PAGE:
Cellular Organization

     ⇒ Cellular Organization
     ⇒ Metabolism
     ⇒ Reproduction

Structurally, there are two basic kinds of cells: prokaryotic and eukaryotic. Prokaryotic cells, including bacteria and archae, although far from simple, are generally much smaller and less complex structurally than eukaryotic cells. The major difference is that the genetic material (DNA) is not sequestered within a double-membrane structure called a nucleus (Figure 1-1). In eukaryotes, a complete set of genetic instructions is found on the DNA molecules, which exist as multiple linear structures called chromosomes that are confined within the nucleus.

Eukaryotic cells also contain other membrane-bound organelles within their cytoplasm (the region between the nucleus and the plasma membrane). These subcellular structures vary tremendously in structure and function.

Most eukaryotic cells have mitochondria, which contain the enzymes and machinery for aerobic respiration and oxidative phosphorylation. Thus, their main function is generation of adenosine triphosphate (ATP), the primary currency of energy exchanges within the cell. This organelle is bounded by a double membrane. The inner membrane, which houses the electron transport chain and the enzymes necessary for ATP synthesis, has numerous foldings called cristae, which protrude into the matrix, or central space. Mitochondria contain their own DNAand ribosomes, but most of their proteins are imported from the cytoplasm.

Chloroplasts contain the photosynthetic systems for utilizing the radiant energy of sunlight and are found only in plants and algae. Photosynthesis is the process that converts light energy into the chemical bond energy of ATP, which in turn can be used to convert carbon dioxide (CO2) and water (H2O) into carbohydrates. Chloroplasts contain an internal system of membranes called thylakoids, a circular chromosome, and their own ribosomes. The flattened, vesicular thylakoids contain the chlorophyll pigments, the enzymes, and other molecules needed to harness light energy for conversion to chemical energy. Carbon fixation occurs in the stroma, the space between the thylakoids and the inner membrane.

Figure 1-1 An animal cell.

Prokaryotic cells lack internal membranes, but photosynthetic bacteria contain invaginations of the plasma membrane called mesosomes.

Centrioles, located within the centrosome, are associated with the cell’s polar regions, toward which the chromosomes migrate during cell division, and are found only in animal cells. The endoplasmic reticulum (ER) amplifies the surface area available for specialized biochemical reactions and the synthesis of certain types of proteins. The Golgi complex directs the transport of proteins and other biomolecules to specific locations within the cell. Vacuoles serve as storage compartments for food, water, or other molecules. Enzymes digest materials brought into the cell within lysosomes.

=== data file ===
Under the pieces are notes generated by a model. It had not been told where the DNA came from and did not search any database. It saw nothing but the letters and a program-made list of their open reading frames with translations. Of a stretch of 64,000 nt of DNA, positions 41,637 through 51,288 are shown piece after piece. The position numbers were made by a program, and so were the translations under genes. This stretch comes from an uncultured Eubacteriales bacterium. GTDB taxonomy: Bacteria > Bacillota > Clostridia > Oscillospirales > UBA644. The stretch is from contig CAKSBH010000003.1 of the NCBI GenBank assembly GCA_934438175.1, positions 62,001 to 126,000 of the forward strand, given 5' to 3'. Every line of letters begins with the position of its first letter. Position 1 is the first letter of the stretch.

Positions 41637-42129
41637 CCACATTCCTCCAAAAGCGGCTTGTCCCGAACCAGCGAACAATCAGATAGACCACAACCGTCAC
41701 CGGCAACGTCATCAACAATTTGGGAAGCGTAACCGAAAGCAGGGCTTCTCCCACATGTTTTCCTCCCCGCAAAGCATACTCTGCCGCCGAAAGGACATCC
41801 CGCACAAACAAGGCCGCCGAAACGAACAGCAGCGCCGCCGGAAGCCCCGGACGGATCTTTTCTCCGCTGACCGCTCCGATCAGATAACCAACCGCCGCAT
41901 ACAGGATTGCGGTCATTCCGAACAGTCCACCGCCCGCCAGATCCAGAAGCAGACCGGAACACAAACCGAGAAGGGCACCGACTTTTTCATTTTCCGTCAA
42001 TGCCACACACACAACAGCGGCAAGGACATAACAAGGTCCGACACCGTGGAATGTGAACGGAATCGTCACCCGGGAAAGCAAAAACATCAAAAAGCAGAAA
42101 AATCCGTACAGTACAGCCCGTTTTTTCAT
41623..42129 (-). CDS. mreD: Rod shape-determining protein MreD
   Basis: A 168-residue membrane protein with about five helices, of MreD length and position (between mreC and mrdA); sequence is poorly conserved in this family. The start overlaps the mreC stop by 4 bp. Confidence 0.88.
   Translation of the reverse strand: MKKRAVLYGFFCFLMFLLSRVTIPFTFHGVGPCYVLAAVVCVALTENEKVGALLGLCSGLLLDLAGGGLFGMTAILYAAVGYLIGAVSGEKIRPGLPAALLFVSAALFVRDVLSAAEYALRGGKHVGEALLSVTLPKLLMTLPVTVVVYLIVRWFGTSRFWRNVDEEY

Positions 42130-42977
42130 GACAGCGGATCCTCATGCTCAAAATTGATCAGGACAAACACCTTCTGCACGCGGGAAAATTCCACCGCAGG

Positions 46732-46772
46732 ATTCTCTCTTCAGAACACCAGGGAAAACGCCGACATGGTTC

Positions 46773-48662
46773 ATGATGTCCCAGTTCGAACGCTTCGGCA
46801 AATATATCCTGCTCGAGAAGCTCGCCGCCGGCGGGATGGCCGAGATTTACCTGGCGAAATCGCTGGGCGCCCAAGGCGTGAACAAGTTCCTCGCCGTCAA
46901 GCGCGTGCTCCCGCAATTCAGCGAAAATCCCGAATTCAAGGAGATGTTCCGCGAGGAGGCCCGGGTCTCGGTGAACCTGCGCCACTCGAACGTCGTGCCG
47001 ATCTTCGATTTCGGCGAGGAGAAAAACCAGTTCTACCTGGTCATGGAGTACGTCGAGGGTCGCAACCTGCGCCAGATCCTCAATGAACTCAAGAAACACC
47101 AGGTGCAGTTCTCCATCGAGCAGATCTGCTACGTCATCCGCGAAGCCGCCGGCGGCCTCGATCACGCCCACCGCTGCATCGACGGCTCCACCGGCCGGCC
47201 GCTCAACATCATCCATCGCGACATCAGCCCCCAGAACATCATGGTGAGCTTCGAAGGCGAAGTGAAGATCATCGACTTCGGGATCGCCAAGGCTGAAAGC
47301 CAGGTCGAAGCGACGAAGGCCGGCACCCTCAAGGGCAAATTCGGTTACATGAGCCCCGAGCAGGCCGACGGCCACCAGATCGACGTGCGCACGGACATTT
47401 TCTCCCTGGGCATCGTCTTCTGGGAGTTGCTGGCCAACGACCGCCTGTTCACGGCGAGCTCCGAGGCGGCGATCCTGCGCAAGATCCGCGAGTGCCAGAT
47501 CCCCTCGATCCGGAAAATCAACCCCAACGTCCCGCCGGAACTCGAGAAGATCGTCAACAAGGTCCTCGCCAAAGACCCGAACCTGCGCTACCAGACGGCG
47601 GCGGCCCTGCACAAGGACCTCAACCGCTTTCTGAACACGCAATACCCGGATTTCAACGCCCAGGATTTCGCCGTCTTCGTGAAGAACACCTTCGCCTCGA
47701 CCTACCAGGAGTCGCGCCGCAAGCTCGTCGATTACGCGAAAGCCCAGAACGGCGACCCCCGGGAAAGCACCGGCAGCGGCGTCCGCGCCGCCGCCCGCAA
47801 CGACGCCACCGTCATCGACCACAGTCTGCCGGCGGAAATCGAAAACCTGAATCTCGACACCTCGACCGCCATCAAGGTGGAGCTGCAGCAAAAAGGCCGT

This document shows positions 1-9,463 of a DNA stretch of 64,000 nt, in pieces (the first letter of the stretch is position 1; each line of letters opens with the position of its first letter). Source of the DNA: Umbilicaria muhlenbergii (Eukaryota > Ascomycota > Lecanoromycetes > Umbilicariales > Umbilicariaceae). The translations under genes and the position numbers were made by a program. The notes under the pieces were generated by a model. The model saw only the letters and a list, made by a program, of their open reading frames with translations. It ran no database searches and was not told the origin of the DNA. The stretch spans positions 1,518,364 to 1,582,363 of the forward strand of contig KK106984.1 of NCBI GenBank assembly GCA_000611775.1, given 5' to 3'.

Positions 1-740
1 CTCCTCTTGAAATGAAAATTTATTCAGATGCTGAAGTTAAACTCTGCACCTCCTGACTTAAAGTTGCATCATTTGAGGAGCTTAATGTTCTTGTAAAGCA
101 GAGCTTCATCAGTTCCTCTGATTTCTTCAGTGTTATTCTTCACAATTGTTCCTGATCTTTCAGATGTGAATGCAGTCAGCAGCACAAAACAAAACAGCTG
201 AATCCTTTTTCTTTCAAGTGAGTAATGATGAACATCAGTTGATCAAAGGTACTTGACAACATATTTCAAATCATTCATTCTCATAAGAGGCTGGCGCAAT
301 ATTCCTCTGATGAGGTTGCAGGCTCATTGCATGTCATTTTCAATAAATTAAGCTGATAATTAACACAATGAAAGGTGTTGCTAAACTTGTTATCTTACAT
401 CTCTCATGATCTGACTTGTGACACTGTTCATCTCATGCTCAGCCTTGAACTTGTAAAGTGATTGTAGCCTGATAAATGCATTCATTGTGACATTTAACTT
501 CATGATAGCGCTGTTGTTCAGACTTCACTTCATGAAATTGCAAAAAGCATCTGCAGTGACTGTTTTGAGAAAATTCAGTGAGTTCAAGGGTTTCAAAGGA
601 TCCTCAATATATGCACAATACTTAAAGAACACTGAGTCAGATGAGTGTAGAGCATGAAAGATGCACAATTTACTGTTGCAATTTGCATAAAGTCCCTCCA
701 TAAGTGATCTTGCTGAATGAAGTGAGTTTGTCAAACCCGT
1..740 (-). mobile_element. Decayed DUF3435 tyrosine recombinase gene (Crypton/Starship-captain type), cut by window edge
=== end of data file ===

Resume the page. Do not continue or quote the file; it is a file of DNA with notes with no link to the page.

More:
Ribosomes function in the manufacture of proteins. The ribosomes in prokaryotes are smaller than those found in the cytoplasm in eukaryotes, but are similar in size and structure to those found in the mitochondria and chloroplasts of eukaryotes. Eukaryotic ribosomes associated with the ER give it a granular appearance, hence the name rough ER.

Motility is accomplished by different means in prokaryotic and eukaryotic cells. Eukaryotic cells, such as amoebas and white blood cells, creep along substrates as an undulating mass of constantly changing morphology. This type of motion is achieved by a massive network of protein fibers, the cytoskeleton. Motile bacteria are usually propelled by one or more hairlike appendages called flagella that originate in the plasma membrane and rotate like propellar shafts (Figure 1-2). These filaments are constructed of the protein flagellin. Some eukaryotic cells also have flagella, but they consist of bundles of microtubules made of tubulin, and they originate from a basal body in the cytoplasm. Eukaryotic flagella such as those in sperm tails bend back and forth in quasi-sinusoidal waves. Eukaryotic cilia are structurally similar but are much shorter, more numerous, and more rigid on the powerstroke. Some bacteria also have long hollow tubes called pili or fimbriae composed of a protein called pilin. These structures do not contribute to motility, but to the adhesiveness of bacteria and the facilitation of conjugation.

One of the distinguishing features between plants and animals is that plants and fungi have cell walls made of cellulose and chitin, respectively, but animal cells do not. Almost all bacteria have a rigid cell wall surrounding the plasma membrane, but it has a different structure than the plant cell wall and is composed of peptidoglycan. Some bacteria also have a polysaccharide capsule or a glycocalyx surrounding the cell wall.

Figure 1-2 A bacterial cell.

These protect the bacteria from predatory cells and promote their attachment to various objects and to each other. Most eukaryotic cells also have a glycocalyx that covers the surface of the cell and promotes cell adhesions in the formation of specific tissues. In addition, many types of animal cells are surrounded by an extracellular matrix, which comprises a variety of proteins that give specific tissues their characteristic properties.

Mitochondria are nicknamed the “powerhouses” of the cell because of their role in ATP production.

Proteins that are:
1. membrane bound
2. secreted
3. compartmentalized
are synthesized on the ER.